Temporary Protected Status (TPS) Extended for Nationals of El Salvador

Temporary Protected Status, or TPS, is a type of immigration benefit that can be awarded to eligible citizens of certain countries that are currently living in the United States. If the U.S. government decides that it is too dangerous for immigrants to return to their country of citizenship, whether it be for reasons of civil war, natural disaster, or other types of violence, those immigrants may be eligible to stay in the U.S. through TPS until their home country has better control over the situation. There are several benefits that go along with TPS. Immigrants with TPS cannot be deported and may apply for an employment authorization document and a travel permit.

Recently, the Secretary of Homeland Security, Jeh Johnson, extended TPS for certain citizens of El Salvador who have previously had TPS. This extension is for an additional 18 months. Now, TPS for Salvadorians expires on March 9, 2018. In order to take advantage of this extension, eligible citizens of El Salvador with TPS must re-register during the 60-day period between July 8, 2016 and September 6, 2016. TPS beneficiaries can also apply for new work permits, which will expire with the TPS status on March 9, 2018.

If you think you may be eligible for TPS, or if you need to re-register, please contact our office. We may be able to help.

El Estatus de Protección Temporaria (TPS) es extendido para ciudadanos de El Salvador

El Estatus de Protección Temporaria, o TPS, es un tipo de beneficio de inmigración que puede estar asignado a ciudadanos de algunos países quienes están viviendo en los Estados Unidos actualmente. Si el gobierno de los E.E.U.U. decide que es bastante peligroso para inmigrantes regresar a su país de ciudadanía, por razones como guerra civil, desastre natural, u otro tipo de violencia, estos inmigrantes podrían estar elegibles quedarse aquí en los Estados Unidos por TPS hasta que su país nativo tiene más control sobre la situación. Hay algunos beneficios que vienen con el TPS. Los inmigrantes con TPS no su pueden deportar, y pueden aplicar para un permiso de trabajo y un permiso de viajar.

Recientemente, el Secretario de la Seguridad de la Patria, Jeh Johnson, extendió a TPS para algunos ciudadanos de El Salvador, quienes habían obtenido el estatus TPS en el pasado. Esta extensión es para 18 meses adicionales de estatus de TPS. Entonces, el TPS para los Salvadoreños expira en el 9 de marzo de 2018. Para aprovecharse de esta extensión, los elegibles ciudadanos de El Salvador con TPS tienen que re-registrar durante el período de 60 días
que empezó el 8 de julio de 2016, y continúe hasta el 6 de septiembre de 2016. Los beneficiarios también se pueden aplicar para un nuevo permiso de trabajar, que expirará con el TPS el 9 de marzo de 2018.

Si piensas que pudiera ser elegible para el TPS, o si necesita re-registrar, favor de contactar a nuestra oficina. Es posible que podamos ayudar.

This is an update on President Obama’s new deferred action immigration programs proposed last November. These new deferred action programs would benefit certain parents of U.S. citizen or permanent resident children, and would expand the Deferred Action for Childhood Arrivals program already in place. These new immigration programs have been on hold because of a federal court case that started shortly after the programs were proposed in November 2014. Recently, the Fifth Circuit Court agreed that these new programs must remain on hold until the judge reviewing the case makes a decision.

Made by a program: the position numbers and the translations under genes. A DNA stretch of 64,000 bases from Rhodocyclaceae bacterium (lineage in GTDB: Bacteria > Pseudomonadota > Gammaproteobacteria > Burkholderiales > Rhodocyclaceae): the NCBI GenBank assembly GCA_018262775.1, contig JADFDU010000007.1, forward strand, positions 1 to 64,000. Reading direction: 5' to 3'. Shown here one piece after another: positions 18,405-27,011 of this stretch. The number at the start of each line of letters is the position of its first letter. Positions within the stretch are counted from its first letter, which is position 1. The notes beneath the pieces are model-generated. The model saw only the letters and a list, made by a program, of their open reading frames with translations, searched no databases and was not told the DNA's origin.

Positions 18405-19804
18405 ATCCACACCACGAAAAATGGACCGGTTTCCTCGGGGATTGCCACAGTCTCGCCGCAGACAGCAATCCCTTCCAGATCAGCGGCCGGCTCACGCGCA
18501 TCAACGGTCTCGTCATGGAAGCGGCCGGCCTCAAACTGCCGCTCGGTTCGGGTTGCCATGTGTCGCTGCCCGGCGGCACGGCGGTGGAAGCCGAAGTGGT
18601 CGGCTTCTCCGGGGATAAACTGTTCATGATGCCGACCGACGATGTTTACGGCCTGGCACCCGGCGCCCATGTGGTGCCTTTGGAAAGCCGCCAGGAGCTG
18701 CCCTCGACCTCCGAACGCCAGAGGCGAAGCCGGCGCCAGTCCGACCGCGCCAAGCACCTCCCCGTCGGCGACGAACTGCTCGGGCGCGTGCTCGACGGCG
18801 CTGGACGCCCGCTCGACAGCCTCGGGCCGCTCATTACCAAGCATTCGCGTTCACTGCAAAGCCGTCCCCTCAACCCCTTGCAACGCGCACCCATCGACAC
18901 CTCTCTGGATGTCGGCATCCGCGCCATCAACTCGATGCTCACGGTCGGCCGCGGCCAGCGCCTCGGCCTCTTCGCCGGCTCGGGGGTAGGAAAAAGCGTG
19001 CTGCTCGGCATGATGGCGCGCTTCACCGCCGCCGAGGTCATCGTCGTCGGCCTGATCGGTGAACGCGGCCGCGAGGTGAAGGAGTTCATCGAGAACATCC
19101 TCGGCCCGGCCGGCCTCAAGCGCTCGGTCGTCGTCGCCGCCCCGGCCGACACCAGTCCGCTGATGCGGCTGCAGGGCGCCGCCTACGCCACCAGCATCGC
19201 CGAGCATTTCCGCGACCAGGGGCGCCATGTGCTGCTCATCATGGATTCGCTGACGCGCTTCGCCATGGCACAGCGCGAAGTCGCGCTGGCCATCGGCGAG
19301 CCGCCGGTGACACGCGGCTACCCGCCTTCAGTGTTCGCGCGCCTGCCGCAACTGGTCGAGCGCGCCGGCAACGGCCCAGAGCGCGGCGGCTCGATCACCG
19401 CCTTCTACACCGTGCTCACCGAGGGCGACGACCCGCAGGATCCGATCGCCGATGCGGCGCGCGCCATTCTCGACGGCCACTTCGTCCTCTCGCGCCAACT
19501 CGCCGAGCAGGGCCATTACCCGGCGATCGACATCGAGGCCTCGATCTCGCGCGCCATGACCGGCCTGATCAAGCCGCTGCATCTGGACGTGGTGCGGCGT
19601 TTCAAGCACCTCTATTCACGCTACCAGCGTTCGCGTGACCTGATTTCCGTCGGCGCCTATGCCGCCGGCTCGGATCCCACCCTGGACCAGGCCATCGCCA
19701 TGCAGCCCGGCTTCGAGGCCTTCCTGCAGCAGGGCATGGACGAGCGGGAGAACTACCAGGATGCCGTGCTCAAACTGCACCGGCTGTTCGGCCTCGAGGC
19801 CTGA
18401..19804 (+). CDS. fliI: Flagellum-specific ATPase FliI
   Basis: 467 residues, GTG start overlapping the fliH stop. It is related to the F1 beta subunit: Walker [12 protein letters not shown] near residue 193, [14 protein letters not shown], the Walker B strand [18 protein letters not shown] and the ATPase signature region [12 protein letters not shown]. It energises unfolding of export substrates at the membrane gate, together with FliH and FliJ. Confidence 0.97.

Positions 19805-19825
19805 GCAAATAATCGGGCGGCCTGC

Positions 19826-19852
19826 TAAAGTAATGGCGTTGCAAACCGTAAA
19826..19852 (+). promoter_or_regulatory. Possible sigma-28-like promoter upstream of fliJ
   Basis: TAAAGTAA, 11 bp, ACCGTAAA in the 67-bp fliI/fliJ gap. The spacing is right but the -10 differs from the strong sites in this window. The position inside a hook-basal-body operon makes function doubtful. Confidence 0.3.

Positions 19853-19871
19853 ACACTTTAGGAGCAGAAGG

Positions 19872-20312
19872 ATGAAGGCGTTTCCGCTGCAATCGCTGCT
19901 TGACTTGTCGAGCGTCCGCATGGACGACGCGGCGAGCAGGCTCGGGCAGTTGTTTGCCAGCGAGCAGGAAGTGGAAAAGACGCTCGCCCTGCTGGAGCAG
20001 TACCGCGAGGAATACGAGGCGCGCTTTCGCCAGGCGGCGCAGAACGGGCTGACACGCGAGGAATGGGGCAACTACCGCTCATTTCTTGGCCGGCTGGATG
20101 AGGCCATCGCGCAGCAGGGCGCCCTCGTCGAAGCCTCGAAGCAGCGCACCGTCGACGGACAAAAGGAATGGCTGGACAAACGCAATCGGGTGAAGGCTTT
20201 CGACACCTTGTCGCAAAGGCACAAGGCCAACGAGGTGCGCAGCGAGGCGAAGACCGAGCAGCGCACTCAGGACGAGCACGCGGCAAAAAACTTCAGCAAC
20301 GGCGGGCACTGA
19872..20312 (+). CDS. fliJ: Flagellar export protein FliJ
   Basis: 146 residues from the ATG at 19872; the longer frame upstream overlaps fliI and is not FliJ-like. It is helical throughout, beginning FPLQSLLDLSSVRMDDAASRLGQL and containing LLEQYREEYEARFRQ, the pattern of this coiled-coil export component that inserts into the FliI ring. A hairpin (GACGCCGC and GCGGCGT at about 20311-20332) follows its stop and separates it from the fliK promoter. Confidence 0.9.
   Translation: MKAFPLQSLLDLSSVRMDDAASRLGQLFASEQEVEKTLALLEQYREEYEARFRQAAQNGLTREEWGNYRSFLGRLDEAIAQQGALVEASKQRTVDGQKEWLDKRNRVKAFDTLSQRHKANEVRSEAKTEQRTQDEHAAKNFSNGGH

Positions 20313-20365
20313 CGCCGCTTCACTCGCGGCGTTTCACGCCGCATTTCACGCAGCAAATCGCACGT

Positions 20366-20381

What’s Happening with this Litigation?

These new deferred action immigration programs have been blocked since states brought a court case against the government to stop these programs. This case was brought in December 2014 in the Southern District of Texas Federal Court. On February 16, 2015, Federal District Judge Andrew Hanen entered a preliminary injunction to stop President Obama’s proposed executive action programs during the case’s proceedings. A preliminary injunction means that the Judge has told the government that they are not allowed to start these new immigration programs until the Judge reaches a decision.

The government appealed the Judge’s injunction to the Fifth Circuit Court of Appeals, a higher court with the power to overturn the Judge’s order. The government did this to see if this higher court would allow the government to move forward with the new immigration programs. On May 26, 2015 the Fifth Circuit Court reviewed the lower court’s injunction that is stopping the new immigration programs. The Fifth Circuit Court decided that the injunction is allowed and that it will remain in place until the lower court has decided the case.

What does this mean for those Waiting for the New Deferred Action Programs?

This decision means that the government cannot offer these new deferred action immigration programs now. Instead, the government must wait at least until Judge Hanen has made a decision on the case. For those waiting for these new immigration programs, it means that they must continue to wait.  The government is not permitted to offer these programs because of the Court’s order.